Statistics of rates of unemployment or even a high number of unemployed youths have overshadowed the focus on the human face of the issue in Bangladesh context over the years. Be they 5.0 per cent or 30 per cent of the population and 20 million or 40 million in absolute number, the community of jobless people is only one figure devoid of human stories.
We can't listen to struggles of jobseekers staying in all Sardar Colonies like that of Motijheel's in Dhaka, school-educated youths of mufassil (peri-urban) areas and unskilled labourers in sprawling villages.
We don't, however, have the accurate number of the other side -how many jobs will be added to the current size of the market by 2022, let alone registration of jobless claims seeking unemployment benefits and access to employment guarantee scheme.
What will all the students who pass out and drop out during and after the Covid-19, do in the coming years when they are free from the one-in-a-century pandemic?
It has left millions unemployed -there are various figures but the fact remains:the problem has been acute this time around and a whole generation has started suffering more.
Some 1.7 million Bangladesh youths are likely to lose jobs this year, according to the International Labour Organisation (ILO). An ILO-ADB report also said the youth unemployment in the country might double due to pandemic effects. Some other estimates might have shown lower rates of job loss but the common point is: the job market has shrunk.
The entities that accessed the government's stimulus package account for only 8.0 per cent of the employment, revealed a study by the Centre for Policy Dialogue and Oxfam. It further observed that whether the assistance money would be utilised in creating new jobs or retaining old ones has not been clearly defined in the guidelines.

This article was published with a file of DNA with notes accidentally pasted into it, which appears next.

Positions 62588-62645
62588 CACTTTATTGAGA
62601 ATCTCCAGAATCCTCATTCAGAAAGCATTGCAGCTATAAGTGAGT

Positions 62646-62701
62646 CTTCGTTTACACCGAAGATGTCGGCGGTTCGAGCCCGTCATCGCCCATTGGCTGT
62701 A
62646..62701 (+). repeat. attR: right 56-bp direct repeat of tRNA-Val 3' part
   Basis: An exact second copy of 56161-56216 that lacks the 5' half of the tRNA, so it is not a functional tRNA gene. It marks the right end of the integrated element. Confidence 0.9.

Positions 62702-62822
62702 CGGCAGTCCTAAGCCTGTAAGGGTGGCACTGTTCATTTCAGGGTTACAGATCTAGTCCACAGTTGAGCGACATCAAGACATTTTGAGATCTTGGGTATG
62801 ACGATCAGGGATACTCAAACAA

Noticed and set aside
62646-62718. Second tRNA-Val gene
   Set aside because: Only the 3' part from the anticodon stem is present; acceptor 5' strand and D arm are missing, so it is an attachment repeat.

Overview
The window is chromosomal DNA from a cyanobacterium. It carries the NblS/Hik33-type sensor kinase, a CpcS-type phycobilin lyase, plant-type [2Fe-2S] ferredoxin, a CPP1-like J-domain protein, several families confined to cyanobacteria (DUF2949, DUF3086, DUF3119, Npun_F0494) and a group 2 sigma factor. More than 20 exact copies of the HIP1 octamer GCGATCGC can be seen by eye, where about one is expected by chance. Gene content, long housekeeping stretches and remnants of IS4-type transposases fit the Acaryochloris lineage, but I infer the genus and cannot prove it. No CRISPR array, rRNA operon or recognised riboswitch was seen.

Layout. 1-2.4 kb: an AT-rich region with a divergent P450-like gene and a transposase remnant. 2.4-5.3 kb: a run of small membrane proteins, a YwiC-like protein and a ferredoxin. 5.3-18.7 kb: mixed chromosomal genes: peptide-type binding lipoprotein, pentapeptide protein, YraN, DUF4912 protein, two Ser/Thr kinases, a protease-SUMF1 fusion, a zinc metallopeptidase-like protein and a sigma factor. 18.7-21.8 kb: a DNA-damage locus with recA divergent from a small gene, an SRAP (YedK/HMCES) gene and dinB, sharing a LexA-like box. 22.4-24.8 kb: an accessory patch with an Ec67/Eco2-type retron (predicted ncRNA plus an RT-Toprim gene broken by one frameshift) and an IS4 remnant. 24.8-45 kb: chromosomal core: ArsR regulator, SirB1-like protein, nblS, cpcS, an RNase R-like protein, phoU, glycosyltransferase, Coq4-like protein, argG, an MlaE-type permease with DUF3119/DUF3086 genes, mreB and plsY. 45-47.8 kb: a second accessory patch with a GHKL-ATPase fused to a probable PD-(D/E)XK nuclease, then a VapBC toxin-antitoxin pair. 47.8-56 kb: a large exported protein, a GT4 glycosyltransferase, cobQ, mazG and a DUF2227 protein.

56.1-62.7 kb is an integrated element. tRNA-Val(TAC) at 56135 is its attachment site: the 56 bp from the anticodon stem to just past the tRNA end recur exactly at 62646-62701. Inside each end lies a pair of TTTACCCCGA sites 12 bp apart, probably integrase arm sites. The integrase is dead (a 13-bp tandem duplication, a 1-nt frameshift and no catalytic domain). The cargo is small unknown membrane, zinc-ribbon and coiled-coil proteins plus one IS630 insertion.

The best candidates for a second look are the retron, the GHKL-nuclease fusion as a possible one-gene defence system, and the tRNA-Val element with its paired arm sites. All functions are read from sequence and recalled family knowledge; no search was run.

Perhaps, we've not been able to give enough attention to the issue of job creation in our development pursuits. A well developed system must offer opportunities to the underprivileged.
In discussions on jobs often do the policymakers and opinion leaders express their concern more about possible social unrest as a consequence of unemployment than about moral compulsion of the authorities concerned to generate employment. As if job offer is a matter of charity or altruism, even when industries need workforce that can serve best!
Also, our thinking is limited to government jobs, apparel sector, and remittance earning via blue-collar jobs. Conventionally, our job culture, too, has been characterised by deficiency of professionalism and adopting only limited skills.We have rather inherited a social stigma about some jobs such as agriculture, weaving, crushing oil seeds and running small shops ---mindset that indicates an anti-entrepreneurial attitude.
Now that outsourcing has emerged as a major source of earning, hardly anyone has noticed when and how it happened. That a large number of educated youths have joined modern farming as occupation has not been appreciated much.
A job that doesn't help young individuals to grow in terms of garnering their merit and potential and serving people is still more lucrative to millions of families, not to mention incentives of corrupt money for some.
We've failed to recognize that every job demands new skill sets to meet the demands of the time and generation of people. That's why, the best professionals, too, have to undergo training programmes in developed economies from time to time.
The reason why we could not dedicate resources and adopt policy measures during the pandemic to create jobs is our poor vision on future jobs. Before emphasising innovation in industries, policymakers need to apply some sort of creativity to fix the target of employment generation.